Stopping MS – Understanding Progression
More and more discoveries are helping us understand MS progression, or worsening – which most people with MS experience no matter what form of MS they are originally diagnosed with. Understanding the factors that drive progression will provide new approaches to stopping and reversing it to restore what’s been lost.
Early lead for progressive MS: Dr. Lior Mayo (Brigham and Women’s Hospital) and team investigated the potential of a vaccine-like therapy that stimulates cells that can turn off specific MS immune activity which is the hallmark of progressive phases of MS. The “anti-CD3” vaccine was given by the nose to mice with a disease similar to secondary-progressive MS, reducing symptoms after the onset of progression. This early study, funded in part by the Society, suggests this approach has potential. (Abstract S14.004)
Progression in Hispanics: Dr. Lilyana Amezcua (University of Southern California) and colleagues compared the disease status of Hispanics with MS who were born in the U.S. or who immigrated before the age of 15 with those who had immigrated to the U.S. after age 15 to see whether age at immigration influenced the degree of their MS disability. U.S.-born Hispanics and those who immigrated before the age of 15 were younger at symptom onset and had less disability compared to those who immigrated after age 15. (Abstract S34.008)
Progression and menopause: Dr. Riley Bove, who is funded by an American Brain Foundation-National MS Society Clinician Scientist Award, gathered information on MS during menopause from 391 women enrolled in a large-scale, long-term study at Brigham and Women’s Hospital in Boston. The results show that progression (measured with the standard EDSS scale) changed at or around menopause toward a more rapid accumulation of disability. The team is following up on this finding; if hormonal shifts are responsible, it may present an opportunity for find a solution for women with MS going through menopause. (Abstract P4.163)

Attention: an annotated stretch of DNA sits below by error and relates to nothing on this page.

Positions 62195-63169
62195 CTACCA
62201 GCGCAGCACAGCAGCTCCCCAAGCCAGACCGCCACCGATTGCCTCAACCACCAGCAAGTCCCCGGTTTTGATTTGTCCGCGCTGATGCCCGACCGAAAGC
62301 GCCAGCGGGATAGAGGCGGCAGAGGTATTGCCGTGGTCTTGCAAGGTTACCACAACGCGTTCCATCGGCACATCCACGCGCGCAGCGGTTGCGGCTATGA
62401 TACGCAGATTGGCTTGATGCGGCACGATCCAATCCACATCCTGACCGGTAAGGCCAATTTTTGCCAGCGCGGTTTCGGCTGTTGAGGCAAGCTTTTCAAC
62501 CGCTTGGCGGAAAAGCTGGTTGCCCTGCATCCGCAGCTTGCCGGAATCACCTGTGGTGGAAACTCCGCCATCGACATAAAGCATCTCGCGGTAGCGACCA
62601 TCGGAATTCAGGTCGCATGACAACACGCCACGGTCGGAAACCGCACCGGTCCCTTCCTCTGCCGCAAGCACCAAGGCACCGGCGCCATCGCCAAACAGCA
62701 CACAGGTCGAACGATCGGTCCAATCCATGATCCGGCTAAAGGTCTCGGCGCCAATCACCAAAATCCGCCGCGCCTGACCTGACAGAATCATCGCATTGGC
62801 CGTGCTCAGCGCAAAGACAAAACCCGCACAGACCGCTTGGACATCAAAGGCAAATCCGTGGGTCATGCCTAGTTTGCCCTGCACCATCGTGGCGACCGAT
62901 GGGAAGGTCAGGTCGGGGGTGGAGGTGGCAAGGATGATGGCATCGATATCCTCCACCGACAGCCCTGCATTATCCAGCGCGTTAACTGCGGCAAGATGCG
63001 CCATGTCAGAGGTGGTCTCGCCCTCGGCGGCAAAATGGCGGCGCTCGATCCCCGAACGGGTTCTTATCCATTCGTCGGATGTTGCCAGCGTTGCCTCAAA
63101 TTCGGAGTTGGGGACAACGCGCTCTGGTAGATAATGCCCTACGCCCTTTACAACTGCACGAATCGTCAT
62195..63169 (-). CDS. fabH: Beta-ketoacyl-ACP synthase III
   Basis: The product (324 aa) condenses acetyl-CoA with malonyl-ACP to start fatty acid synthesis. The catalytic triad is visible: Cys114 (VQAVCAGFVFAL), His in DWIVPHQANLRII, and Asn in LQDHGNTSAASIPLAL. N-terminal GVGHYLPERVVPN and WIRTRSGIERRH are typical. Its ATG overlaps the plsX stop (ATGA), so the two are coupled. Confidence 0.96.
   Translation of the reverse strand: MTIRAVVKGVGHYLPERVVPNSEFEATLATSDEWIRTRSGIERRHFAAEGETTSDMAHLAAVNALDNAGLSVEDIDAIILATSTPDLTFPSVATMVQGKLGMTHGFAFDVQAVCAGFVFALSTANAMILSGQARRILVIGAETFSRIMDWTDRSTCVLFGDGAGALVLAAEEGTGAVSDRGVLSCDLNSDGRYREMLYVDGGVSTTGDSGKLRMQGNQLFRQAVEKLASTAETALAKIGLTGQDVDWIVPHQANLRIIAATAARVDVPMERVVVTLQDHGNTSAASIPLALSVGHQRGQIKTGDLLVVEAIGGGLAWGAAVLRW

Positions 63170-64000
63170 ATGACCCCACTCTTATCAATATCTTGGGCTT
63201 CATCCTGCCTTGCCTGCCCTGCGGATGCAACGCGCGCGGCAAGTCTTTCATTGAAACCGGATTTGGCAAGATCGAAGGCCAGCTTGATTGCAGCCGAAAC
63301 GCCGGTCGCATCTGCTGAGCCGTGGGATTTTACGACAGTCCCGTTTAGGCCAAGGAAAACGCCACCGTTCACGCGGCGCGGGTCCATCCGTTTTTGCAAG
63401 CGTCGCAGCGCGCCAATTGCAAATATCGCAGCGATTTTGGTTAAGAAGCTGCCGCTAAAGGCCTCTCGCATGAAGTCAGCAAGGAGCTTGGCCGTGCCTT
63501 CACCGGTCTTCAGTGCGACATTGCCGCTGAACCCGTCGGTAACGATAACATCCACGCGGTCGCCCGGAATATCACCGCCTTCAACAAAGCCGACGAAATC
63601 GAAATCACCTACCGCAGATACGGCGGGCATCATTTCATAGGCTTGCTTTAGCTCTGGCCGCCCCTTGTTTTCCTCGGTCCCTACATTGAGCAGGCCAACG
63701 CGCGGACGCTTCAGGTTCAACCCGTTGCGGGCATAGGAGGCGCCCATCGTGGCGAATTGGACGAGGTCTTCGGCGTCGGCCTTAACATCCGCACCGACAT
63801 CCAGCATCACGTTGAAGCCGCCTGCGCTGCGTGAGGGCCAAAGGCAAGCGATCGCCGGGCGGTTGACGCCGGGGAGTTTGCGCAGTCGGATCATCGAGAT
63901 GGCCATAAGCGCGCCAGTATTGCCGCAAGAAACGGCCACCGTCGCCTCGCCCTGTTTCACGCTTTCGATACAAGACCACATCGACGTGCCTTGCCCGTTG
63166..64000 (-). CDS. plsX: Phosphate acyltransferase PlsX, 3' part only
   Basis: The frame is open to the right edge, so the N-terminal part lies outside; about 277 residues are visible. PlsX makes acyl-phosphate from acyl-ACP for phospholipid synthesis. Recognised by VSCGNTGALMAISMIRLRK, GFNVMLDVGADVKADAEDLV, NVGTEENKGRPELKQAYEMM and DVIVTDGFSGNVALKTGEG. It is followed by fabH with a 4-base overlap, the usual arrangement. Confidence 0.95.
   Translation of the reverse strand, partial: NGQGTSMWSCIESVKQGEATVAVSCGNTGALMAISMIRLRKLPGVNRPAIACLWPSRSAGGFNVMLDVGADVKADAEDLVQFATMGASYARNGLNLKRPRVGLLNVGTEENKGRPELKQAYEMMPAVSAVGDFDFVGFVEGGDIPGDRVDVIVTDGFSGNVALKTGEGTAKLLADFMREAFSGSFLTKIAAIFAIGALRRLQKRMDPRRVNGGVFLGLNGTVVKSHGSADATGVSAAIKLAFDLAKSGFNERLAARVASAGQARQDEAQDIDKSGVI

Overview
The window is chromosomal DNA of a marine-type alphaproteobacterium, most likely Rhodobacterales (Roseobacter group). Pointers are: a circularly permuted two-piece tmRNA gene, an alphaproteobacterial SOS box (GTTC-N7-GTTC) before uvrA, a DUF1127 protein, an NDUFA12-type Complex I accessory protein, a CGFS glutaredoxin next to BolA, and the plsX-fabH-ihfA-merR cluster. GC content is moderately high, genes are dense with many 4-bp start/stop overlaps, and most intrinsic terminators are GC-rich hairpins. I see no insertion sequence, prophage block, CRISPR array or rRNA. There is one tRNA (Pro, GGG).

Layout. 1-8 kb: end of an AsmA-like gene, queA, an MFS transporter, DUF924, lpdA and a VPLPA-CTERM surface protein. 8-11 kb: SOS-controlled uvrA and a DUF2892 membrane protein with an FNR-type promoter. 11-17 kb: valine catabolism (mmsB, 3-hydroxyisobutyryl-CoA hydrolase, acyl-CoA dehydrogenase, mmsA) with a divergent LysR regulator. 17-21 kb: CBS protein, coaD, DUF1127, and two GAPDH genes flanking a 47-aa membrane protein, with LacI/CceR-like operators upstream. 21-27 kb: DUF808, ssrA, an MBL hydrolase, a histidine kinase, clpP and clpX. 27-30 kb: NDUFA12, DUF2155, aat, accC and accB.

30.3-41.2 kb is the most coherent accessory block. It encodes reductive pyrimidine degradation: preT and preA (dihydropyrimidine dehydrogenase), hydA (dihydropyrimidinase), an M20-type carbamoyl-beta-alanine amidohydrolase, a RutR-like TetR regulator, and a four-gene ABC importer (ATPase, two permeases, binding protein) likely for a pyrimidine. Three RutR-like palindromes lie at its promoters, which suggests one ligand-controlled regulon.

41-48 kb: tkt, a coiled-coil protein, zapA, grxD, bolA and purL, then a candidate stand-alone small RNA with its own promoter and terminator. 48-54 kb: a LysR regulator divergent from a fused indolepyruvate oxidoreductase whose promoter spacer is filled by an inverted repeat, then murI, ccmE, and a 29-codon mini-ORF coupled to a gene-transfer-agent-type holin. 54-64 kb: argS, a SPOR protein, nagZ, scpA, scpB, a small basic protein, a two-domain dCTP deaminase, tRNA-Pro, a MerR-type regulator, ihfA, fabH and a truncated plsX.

Quit smoking to slow progression: Previous studies suggest that smoking cigarettes can both increase the risk of getting MS and the risk of progression. Good news from a study by Dr. Cris Constantinescu (Nottingham University Hospital) and colleagues suggests that stopping can significantly reduce the chance of progression. For every year that passes after a person stops smoking, they reported that the risk for progression was reduced by as much as five percent. (Abstract P6.141)
Novel imaging for progressive MS: Dr. Laura Airas (University of Turku, Finland) and collaborators at Oxford explored the use of a novel PET (positron emission tomography) tracer or marker designed to detect activated brain cells (microglia) involved in nervous system damage during the secondary-progressive phase of MS. The team was able detect detailed microglia activity in MS lesions and in myelin-rich areas of the brain that had no apparent lesions. Ultimately this technique could help fill an important gap to study disease damage and response to treatment, which may not be apparent using standard MRI or clinical assessments. (Abstract S44.003)
Imaging the spinal cord: Sometimes individuals’ MRI brain scans don’t show much MS activity, and yet they know they are having active disease. It’s possible the culprit is spinal cord lesions, but the narrow spinal column is more difficult to scan and study, and it’s not routinely done during checkups. A group led by Dr. David Miller (Queen Square, London) reported finding more spinal cord damage in people with progressive MS versus relapsing MS. They’ve also developed a way of measuring the load of this damage, which might be an important way to detect progression and repair in future clinical trials. (Abstract S13.007)
Stopping MS – Exploring Disease Activity
MS, taste, and smell: Alterations in taste and smell may be common issues for people with MS, and may represent a way to track underlying disease activity. In a small study, Dr. Gabriele de Luca (Oxford University) found that 12 of 17 people with MS had alterations in detecting smells, and that this issue correlated with damage to nerve-insulating myelin in the olfactory nerve. Dr. Felix Schmidt (University of Berlin) found that both smell and taste dysfunction correlated with MS disability scores (EDSS). (Abstracts P6.173, P6.165)
Toxic cells: Dr. Robert Lisak and collaborators at Wayne State University and the Montreal Neurological Institute reported that immune B cells taken from the blood of people with relapsing MS, but not those from healthy controls, secreted something that killed nerve cells growing in lab dishes. Previous work by the same team had also found that MS B cells were toxic to myelin-making cells. The toxic factor is not an obvious immune product such as immunoglobulin or complement. If the factor can be identified, it could lead to important insights and more focused therapies targeting B cells in MS. (Abstract P4.342)